(20) S'rî Nârada said: 'This way showered by the words of the daitya king smiled the great muni at him and was he, captivated by the nectar of his words, willing to reply. (21) The honorable brahmin said: 'O best of the Asuras hailed by all âryans, from your transcendental vision you are well acquainted with indeed all the things that the people are inclined to or desist from according their different positions. (22) He who has Nârâyana our God and Nârâyana our Lord always in his heart, can by his devotion alone uproot all the ignorance like the sun expells the darkness. (23) Nevertheless I shall answer all your questions o King, in accord with the Vedas, as you indeed are, for someone who desires the purification of his self, are worthy the address. (24) Because of material desires struggling for my existence was I, under a worldly sway catering to my lusty appetites and driven from one activity to the other, born in different forms of life. (25) This human form, carried by the waves of the material ocean, achieved, because of his karma going here and there, the heaven's gate of liberation, the lower species of life and a human life again [see also B.G. 8: 16 and **]. (26) And in that life has one the union of man and woman for the sake of pleasure. But seeing, always engaged in fruitive activities, how one arrives at the opposite [of that pleasure], have I now ceased in order to escape from that misery. (27) Happiness is the natural state of the living entity, and thus, definitely ceasing with all out here in having seen how the worldly demands are definitively linked to sense gratification, have I, contemplating these matters, entered silence. (28) Situated in this world does someone, by the false attraction of that material world very fearfully being entangled in material affairs that are strange to himself, indeed forget the interest of the living entity within himself. (29) Just like water that overgrown by grass is missed by a thirsty one who ignorantly looks for it elsewhere, is the same way someone in his material self-interest pursuing a mirage [of worldy happiness]. (30) Someone who with his body and everything is submitted to the superior control of matter, searches for the happiness belonging to the self in trying to diminish his misery and is, being fully conditioned, baffled over and over in his plans and actions. (31) By the threefold of the miseries created by oneself, by others and by nature, is the mortal person, sometimes being of some success in fighting the adverse consequences, still not free from them; what then is the value of such happiness, where do those desires lead to? (32) Just consider the miseries of the rich and wealthy who are so very concerned about their possessions: as the victim of their senses have they afraid sleepless nights in which they see the danger coming from all sides. (33) Of the government, of thieves, of enemies, relatives, animals and birds, of beggars, of Time itself, as well as of himself, is the one living for the money always afraid. (34) What an intelligent person must give up is the original cause that leads to all the lamentation, illusion, fear, anger, attachment, poverty, toiling and so on of the human being: the desire for prestige and money [***].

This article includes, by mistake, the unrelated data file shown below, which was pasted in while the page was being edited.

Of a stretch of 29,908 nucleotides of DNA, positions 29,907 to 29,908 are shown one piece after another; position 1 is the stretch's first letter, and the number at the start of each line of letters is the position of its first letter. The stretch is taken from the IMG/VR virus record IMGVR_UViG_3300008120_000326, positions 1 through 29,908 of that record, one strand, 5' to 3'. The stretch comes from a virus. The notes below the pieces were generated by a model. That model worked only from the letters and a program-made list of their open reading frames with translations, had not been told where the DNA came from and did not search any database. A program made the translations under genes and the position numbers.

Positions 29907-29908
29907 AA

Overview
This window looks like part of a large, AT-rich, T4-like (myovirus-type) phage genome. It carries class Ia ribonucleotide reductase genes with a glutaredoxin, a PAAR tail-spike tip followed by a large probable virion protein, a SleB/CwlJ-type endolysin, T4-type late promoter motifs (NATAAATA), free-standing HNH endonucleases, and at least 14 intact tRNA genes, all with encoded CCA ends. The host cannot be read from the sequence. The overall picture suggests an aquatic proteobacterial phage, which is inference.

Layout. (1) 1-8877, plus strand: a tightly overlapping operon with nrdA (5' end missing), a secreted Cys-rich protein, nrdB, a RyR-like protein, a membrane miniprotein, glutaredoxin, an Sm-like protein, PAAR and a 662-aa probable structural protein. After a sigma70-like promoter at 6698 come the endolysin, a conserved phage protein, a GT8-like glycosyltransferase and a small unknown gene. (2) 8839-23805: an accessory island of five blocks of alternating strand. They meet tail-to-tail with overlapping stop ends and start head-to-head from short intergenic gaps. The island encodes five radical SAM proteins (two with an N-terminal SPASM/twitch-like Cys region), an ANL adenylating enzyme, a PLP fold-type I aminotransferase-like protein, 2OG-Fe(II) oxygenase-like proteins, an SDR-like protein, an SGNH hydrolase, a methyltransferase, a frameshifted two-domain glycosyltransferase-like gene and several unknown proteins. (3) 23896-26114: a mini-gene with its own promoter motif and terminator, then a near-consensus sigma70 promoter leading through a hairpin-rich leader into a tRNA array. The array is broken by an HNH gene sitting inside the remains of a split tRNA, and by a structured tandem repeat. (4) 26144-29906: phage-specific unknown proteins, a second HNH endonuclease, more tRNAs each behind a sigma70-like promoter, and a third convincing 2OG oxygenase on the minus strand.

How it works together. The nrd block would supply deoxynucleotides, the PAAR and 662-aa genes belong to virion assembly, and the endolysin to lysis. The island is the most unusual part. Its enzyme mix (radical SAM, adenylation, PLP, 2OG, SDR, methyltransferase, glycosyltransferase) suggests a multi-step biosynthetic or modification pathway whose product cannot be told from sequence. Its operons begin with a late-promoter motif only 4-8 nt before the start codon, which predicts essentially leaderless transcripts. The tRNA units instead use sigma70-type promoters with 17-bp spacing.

(35) The bees at work and the big snakes in this world are in this our first class gurus: from what they teach do we find the satisfaction [of taking only what is necessary] and the renunciation [of not seeking things elsewhere]. (36) The bees have taught me to detach from all desires as for the money, that with difficulty is acquired as the honey, one even kills one another taking it away from the owner. (37) Me not desiring more am happy with what I obtain free from endeavoring, and if nothing is found, I just lie down for many days to endure like a python. (38) Sometimes I eat little, sometimes I eat much food, whether it is fresh or sometimes stale, or of a great flavor or tasteless; sometimes it is brought with respect and sometimes it is offered in disrespect; thus eating during the night somewhere or during the day at times, I eat whatever is available. (39) Of linen, silk or cotton, deerskin, with a loincloth, or whatever material it may concern, with a happy mind I put on what is available by destiny. (40) Sometimes I lay down on the earth, on grass, leaves, on stone or a pile of ash and sometimes, to whatever someone wishes me, I lay down in a palace on a first-class bed with pillows [see also B.G. 18: 61]. (41) Sometimes I bathe nicely and smear my body with sandalwood and do I properly dress, decorated with garlands and various ornaments, and sit I on a chariot, an elephant or the back of a horse; and sometimes I wander completely naked as if haunted by a ghost, o mighty one. (42) I do not swear, nor do I praise the people who are of different natures; I pray for the ultimate benefit for them all, which in truth is the Oneness of the Greater Soul. (43) The sense of discrimination should, as an oblation, be offered in the fire of consciousness, that consciousness then in the fire of the mind that is the root of all confusion, that mind next needs to be offered in the fire of the false self and this ego of material identification should, following this principle, be offered in the total material energy. (44) The false of material existence is, by a thoughtful person who realizes the ultimate truth in his selfrealization, offered as an oblation and because of that finds he, free from desires, himself thus situated in the faithfulness to the essence of his own living self. (45) This story about myself I this way pass on to you in utter confidence; it might be so that you, from your good self as a man of transcendence with the Supreme Lord, miss the common [scriptural] explanation.'
(46) S'rî Nârada said: 'Thus hearing from the holy man what truly the dharma of the paramahamsas is [see also 6.3: 20-21] took the asura lord very pleased, after duly honoring him, leave of him to return home.'